• Summary
  • Contents
  • Subject index

‘The editors of the new SAGE Handbook of Regression Analysis and Causal Inference have assembled a wide-ranging, high-quality, and timely collection of articles on topics of central importance to quantitative social research, many written by leaders in the field. Everyone engaged in statistical analysis of social-science data will find something of interest in this book.’

- John Fox, Professor, Department of Sociology, McMaster University

‘The authors do a great job in explaining the various statistical methods in a clear and simple way - focussing on fundamental understanding, interpretation of results, and practical application - yet being precise in their exposition.’

- Ben Jann, Executive Director, Institute of Sociology, University of Bern

‘Best and Wolf have put together a powerful collection, especially valuable in its separate discussions of uses for both cross-sectional and panel data analysis.’

-Tom Smith, Senior Fellow, NORC, University of Chicago

Edited and written by a team of leading international social scientists, this Handbook provides a comprehensive introduction to multivariate methods. The Handbook focuses on regression analysis of cross-sectional and longitudinal data with an emphasis on causal analysis, thereby covering a large number of different techniques including selection models, complex samples, and regression discontinuities.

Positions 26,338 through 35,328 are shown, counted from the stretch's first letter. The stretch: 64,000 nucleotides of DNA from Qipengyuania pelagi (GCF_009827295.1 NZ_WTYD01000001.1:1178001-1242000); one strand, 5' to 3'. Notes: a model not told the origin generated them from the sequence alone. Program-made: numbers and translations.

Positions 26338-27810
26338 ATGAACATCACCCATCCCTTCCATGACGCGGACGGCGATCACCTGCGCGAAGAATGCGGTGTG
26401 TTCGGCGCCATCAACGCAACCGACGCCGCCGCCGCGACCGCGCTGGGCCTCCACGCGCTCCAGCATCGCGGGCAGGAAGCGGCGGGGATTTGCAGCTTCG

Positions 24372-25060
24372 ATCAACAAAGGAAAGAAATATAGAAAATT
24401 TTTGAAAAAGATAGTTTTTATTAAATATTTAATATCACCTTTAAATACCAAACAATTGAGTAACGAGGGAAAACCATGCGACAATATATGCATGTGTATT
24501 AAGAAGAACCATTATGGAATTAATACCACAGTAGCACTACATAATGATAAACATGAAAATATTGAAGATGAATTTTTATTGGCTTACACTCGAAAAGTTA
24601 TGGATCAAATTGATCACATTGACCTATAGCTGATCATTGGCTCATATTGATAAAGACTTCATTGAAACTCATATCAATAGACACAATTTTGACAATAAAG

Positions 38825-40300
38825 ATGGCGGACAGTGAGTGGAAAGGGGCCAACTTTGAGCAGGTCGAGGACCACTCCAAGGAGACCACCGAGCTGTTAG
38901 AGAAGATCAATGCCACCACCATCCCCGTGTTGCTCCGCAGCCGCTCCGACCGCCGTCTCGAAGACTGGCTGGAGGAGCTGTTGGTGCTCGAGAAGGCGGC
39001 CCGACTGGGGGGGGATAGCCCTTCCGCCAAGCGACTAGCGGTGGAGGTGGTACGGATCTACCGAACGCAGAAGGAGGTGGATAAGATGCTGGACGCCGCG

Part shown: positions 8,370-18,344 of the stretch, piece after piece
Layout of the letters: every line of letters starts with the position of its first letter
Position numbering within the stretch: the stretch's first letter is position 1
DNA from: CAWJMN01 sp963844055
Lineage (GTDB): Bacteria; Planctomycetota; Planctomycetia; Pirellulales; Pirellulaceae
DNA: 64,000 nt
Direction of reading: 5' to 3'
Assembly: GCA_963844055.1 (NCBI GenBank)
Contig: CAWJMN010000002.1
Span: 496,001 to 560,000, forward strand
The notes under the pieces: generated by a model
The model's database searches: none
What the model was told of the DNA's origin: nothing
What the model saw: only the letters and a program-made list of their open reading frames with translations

Each Part starts with a non-mathematical introduction to the method covered in that section, giving readers a basic knowledge of the method's logic, scope and unique features. Next, the mathematical and statistical basis of each method is presented along with advanced aspects. Using real-world data from the European Social Survey (ESS) and the Socio-Economic Panel (GSOEP), the book provides a comprehensive discussion of each method's application, making this an ideal text for PhD students and researchers embarking on their own data analysis.

Introduction
Introduction
ChristofWolf and HenningBest

In recent years, the social sciences have made tremendous progress in quantitative methodology and data analysis. The classical linear model, while still remaining an important foundation for more advanced methods, has been increasingly complemented by specialized techniques. Major improvements include the widespread use of non-linear models, advances in multilevel modeling and Bayesian estimation, the diffusion of longitudinal analyses and, more recently, the focus on novel methods for causal inference.

The interested reader can chose from a number of excellent textbooks on a wide range of topics: starting from general econometrics books such as Wooldridge (2009, 2010) or Greene (2012), ranging over volumes on regression and Bayesian methods (Gelman et al., 2003; Fox, 2008; Gelman and Hill, 2007), multilevel modeling (Hox, 2010), non-linear models ...

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